No fictional enemy is more fearsome than the Nazgul, the nine Ring-wraiths of Middle-Earth. Invisible creatures of shadow in black cloaks with the ability to arouse terror in the most stalwart of men, these evil undead creatures are without equal. Interestingly enough, we also know less about them than just about any other big bad in fiction.
As a matter of fact, for a universe as fleshed out as Middle-Earth it is somewhat surprising that we don’t actually know the names of more than one (or possibly two) of the Nazgul. The only Nazgul named for certain in any of Tolkien’s writings is Khamul the Easterling, the second-in-command of the Nazgul. Even their Captain, the Witch-King of Angmar, is only given a title.
Now, it is possible that a second Nazgul is named in The Return of the King. Gothmog, the Lieutenant of Minas Morgul, is mentioned a single time in the entire series, as leading Mordor’s armies after the death of the Witch King. Gothmog’s race is never actually stated, leading most people to think he was an orc. This rendition was the one portrayed in The Lord of the Rings films. However, it seems rather unlikely that a mere orc should have been given a role of such power. Even Saruman didn’t trust orcs enough to make them his guards. It is more likely that Gothmog was a Black Numenorean or a Nazgul.
Now, all that being said, we still have nothing from Tolkien on the identities of the other seven Black Riders. It fell to various game developers to pick up the slack. So here I would like to list a few of the interesting identities given to the Nine over the years.
Iron Crown Enterprises, the makers of MERP (The Middle-Earth Roleplaying System) developed the Nazgul to a large degree, giving each of them names and titles, as well as favorite weapons, pets, comfort foods, etc.
First, they named the Witch-King as Er-Murazor, also known as Tindomul, of Numenor. Tindomul was the second son of Tar-Ciryatan and younger brother of Tar-Atanamir the Great, both kings of Numenor. Being the second son, Tindomul was denied the kingship, so he set about to earn himself an empire of his own. Setting sail for Middle-Earth, Tindomul crowned himself the King of Umbar in 1882 of the Second Age, but only reigned for a year before his father sent orders for him to return to Numenor. He refused his father’s orders and was exiled, but quickly found a new master in Sauron, who called him to Barad-Dur and granted him the first of the Rings of power.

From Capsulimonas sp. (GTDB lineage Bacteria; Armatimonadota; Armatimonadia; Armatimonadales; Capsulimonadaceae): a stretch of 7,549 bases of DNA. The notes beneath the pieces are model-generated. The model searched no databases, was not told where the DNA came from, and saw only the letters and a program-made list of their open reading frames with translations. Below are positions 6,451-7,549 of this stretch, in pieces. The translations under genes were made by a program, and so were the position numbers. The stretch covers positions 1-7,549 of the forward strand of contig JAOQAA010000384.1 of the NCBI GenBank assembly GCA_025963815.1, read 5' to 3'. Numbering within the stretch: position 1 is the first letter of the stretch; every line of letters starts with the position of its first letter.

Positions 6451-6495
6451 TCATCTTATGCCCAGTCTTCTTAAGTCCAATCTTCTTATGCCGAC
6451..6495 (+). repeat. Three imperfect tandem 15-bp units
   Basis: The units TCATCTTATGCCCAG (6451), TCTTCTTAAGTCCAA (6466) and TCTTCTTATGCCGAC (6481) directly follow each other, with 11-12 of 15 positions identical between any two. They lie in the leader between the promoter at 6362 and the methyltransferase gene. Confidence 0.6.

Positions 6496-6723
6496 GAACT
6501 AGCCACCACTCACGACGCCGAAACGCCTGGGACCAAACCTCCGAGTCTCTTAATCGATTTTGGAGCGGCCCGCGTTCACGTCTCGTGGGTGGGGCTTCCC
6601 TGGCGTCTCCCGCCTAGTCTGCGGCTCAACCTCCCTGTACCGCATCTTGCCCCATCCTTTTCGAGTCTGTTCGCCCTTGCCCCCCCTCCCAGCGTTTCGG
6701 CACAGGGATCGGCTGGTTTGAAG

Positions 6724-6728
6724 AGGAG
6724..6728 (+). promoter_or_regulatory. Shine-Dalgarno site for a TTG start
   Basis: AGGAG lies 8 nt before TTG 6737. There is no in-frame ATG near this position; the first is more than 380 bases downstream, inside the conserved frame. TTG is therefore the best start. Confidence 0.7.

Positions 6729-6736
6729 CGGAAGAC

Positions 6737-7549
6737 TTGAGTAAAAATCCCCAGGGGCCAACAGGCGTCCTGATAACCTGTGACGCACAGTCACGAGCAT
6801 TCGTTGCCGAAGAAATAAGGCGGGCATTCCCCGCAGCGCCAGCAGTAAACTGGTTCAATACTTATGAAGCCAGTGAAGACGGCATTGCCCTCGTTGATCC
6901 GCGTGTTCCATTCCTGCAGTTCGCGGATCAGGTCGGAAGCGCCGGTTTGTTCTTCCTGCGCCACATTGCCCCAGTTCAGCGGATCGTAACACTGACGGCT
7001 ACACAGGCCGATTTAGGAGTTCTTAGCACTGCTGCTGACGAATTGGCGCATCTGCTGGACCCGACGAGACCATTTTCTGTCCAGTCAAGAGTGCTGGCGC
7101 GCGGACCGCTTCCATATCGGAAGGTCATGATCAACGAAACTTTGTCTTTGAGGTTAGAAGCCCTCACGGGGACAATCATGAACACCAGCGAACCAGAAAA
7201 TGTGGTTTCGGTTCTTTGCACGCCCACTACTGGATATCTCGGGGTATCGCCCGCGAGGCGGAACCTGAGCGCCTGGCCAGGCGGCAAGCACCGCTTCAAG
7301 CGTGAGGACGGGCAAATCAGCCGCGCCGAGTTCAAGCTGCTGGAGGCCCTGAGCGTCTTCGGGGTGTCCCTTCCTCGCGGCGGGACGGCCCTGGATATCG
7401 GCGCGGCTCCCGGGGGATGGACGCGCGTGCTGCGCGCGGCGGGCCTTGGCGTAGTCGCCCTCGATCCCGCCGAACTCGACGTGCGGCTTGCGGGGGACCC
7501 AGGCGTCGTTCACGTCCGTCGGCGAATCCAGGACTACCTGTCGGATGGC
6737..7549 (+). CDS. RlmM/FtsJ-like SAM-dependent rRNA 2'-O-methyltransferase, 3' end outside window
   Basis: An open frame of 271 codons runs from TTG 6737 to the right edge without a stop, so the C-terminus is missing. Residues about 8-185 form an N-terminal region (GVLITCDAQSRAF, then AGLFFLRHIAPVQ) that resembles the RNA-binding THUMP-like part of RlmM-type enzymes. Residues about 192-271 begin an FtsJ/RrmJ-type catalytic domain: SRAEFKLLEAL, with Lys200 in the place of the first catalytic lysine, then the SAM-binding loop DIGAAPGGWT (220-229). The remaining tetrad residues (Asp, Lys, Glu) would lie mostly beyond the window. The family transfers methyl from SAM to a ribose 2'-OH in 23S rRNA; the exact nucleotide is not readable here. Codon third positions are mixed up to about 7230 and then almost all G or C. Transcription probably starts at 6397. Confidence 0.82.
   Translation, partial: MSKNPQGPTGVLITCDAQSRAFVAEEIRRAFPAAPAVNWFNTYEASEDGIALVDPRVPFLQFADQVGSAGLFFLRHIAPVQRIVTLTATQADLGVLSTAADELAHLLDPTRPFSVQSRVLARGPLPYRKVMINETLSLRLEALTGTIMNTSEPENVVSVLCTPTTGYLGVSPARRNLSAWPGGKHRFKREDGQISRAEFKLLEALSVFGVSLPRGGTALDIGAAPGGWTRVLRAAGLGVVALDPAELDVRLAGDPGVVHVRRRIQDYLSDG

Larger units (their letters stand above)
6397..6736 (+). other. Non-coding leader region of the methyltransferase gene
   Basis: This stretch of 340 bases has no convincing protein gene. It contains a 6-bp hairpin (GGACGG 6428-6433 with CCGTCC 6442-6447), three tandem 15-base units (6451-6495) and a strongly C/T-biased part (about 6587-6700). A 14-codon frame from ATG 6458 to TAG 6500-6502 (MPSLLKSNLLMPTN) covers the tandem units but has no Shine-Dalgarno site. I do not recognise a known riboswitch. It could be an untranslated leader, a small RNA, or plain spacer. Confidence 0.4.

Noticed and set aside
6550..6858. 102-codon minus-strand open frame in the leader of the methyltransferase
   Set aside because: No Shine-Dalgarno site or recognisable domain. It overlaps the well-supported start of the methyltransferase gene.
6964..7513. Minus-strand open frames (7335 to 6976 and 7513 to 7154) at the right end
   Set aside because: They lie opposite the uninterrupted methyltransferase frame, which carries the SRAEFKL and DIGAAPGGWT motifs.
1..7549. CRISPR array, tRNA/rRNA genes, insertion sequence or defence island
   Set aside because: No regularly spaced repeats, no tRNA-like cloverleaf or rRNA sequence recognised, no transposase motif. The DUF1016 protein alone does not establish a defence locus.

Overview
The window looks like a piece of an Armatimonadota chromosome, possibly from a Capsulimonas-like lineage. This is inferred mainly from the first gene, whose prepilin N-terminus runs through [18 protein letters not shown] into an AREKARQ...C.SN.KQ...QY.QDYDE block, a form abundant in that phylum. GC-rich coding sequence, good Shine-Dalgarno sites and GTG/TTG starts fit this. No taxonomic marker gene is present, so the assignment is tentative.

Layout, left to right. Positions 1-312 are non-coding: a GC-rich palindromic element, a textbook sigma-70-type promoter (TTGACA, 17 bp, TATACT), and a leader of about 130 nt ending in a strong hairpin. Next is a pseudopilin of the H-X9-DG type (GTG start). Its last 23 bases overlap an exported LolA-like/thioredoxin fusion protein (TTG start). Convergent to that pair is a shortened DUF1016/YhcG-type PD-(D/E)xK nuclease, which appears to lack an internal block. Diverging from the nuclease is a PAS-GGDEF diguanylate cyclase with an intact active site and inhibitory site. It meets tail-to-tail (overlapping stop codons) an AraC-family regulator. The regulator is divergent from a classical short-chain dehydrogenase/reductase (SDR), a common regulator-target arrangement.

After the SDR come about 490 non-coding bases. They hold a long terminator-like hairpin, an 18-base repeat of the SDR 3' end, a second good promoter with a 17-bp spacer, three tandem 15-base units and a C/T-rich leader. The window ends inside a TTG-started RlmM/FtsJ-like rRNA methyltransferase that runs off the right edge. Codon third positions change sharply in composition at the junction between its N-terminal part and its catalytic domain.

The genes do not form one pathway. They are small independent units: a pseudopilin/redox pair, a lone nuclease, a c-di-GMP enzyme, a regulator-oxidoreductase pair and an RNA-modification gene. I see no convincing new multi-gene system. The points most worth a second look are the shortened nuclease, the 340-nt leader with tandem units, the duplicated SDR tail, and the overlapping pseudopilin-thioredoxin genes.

Khamul the Easterling was the second to receive a ring. He was originally a half-elf of Rhun, half Easterling and half Avari elf, and the eldest son of King Hionvor Mul Tanul of Laeg Goak, near the Red Mountains east of Rhun. Khamul was fostered by an elf-king of the Avari, Dardarien of Helkanen, who had already been corrupted by Sauron. Upon reaching adulthood, Khamul became King of the Womaw, and ruled from Laeg Goak like his father before him. Before long the Numenoreans began to harass his borders, demanding tribute. In response Khamul allied with Mordor, and was given the second of the Rings of power.
Next up was Dendra Dwar, the son of a fisherman of Waw, to the south of Harad. Among the Nazgul Dwar was unique in that he was born to the lowest class. However, his low stature did not save him from the dangers of politics, and at an early age he watched as his village was burned to the ground and his father murdered by the soldiers of the neighbouring country of Hent. Dwar swore to avenge his father, and joined the Wolim military as a tracker. He rose in the ranks, and within a decade had become a general, known for his use of trained war-dogs in battle. Now, finally, he was able to take his revenge upon Hent. He assaulted and captured the fortress of Alk War, and used it as his base of operations against Hent, until he was offered a position with Sauron’s army and one of the Rings of power.
Indur Dawndeath, the Cloud-Lord, was born Ji Indur in the city of Korlan in 1955 of the Second Age as heir to one of the most powerful families of the country of Koronande. Koronande was south of Harad. Indur used his family’s influence to be elected one of the youngest governors in the history of Koronande, and later, to its Assembly of Merchant-Lords. Using conflict with Numenor as a stepping stone he then crowned himself king of Korlan, holding even the support of the local elves, who feared the growing hatred of the Numenoreans. After accepting the offer of one of the Rings of power and service to Sauron Indur was able to conquer most of the southern archipelago, and held it until the arrival of Ar-Pharazon the Golden in 3262 of the Second Age.
Fifth of the Nazgul was Akhorahil of Numenor, Cousin-Son of Tindomul. His father Ciryamir was king of a colony of Numenor in south-eastern Harad. Envious of his father’s power, Akhorahil traded his eyes to a pagan priest for two magical gems, which he used to make his father commit suicide. For this Akhorahil became known as the Blind Sorceror. He then assumed the throne and set out to conquer Far Harad. This brought him to the attention of Sauron, who offered him a ring of power with the promise of immortality and all knowledge. Akhorahil accepted.